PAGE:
The video-sharing platform YouTube signals exciting opportunities and challenges for Shakespeare studies. As patron, distributor and archive, YouTube occasions new forms of user-generated Shakespeares, yet a reduced Bard too, subject to the distractions of the contemporary networked mediascape.
This book identifies the genres of YouTube Shakespeare, interpreting them through theories of remediation and media convergence and as indices of Shakespeare's shifting cultural meanings. Exploring the intersection of YouTube's participatory culture – its invitation to 'Broadcast Yourself' – with its corporate logic, the book argues that YouTube Shakespeare is a site of productive tension between new forms of self-expression and the homogenizing effects of mass culture.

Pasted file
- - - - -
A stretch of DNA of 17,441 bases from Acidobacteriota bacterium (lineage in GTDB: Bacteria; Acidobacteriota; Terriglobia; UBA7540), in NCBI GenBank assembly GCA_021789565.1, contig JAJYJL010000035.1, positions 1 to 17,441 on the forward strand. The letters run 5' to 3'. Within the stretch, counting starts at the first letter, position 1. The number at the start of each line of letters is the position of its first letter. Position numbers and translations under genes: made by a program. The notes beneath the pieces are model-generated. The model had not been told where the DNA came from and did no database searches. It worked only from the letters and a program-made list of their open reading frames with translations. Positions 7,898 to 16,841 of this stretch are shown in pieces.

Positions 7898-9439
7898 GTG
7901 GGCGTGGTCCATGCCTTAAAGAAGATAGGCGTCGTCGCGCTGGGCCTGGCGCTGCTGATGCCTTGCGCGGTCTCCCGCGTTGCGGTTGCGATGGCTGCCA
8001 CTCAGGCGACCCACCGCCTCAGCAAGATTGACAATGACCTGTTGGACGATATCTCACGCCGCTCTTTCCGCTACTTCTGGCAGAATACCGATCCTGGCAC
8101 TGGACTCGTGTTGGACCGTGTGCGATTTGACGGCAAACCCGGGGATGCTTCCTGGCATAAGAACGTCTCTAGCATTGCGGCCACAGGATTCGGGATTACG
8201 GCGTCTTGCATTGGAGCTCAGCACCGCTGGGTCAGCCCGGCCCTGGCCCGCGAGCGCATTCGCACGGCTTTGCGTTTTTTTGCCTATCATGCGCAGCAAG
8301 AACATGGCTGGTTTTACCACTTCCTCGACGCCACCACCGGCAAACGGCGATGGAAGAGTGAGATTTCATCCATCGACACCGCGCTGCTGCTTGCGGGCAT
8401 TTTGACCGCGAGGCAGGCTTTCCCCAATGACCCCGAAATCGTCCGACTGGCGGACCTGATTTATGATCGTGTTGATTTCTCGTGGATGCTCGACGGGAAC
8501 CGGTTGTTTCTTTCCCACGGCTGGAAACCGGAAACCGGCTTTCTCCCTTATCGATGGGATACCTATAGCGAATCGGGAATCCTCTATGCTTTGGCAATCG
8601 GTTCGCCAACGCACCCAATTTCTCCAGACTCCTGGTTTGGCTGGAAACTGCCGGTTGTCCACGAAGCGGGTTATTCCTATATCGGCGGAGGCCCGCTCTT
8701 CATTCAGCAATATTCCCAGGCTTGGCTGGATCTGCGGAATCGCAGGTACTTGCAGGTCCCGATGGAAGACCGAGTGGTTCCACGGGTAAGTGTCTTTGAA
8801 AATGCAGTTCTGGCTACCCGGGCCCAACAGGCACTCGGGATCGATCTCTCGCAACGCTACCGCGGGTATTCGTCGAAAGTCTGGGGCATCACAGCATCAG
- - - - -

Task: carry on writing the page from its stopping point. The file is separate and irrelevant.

Stephen O'Neill unfolds the range of YouTube's Bardic productions to elaborate on their potential as teaching and learning resources. The book importantly argues for a critical media literacy, one that attends to identity constructions and to the politics of race and gender as they emerge through Shakespeare's new media forms.
Shakespeare and YouTube will be of interest to students and scholars of Shakespearean drama, poetry and adaptations, as well as to new media studies.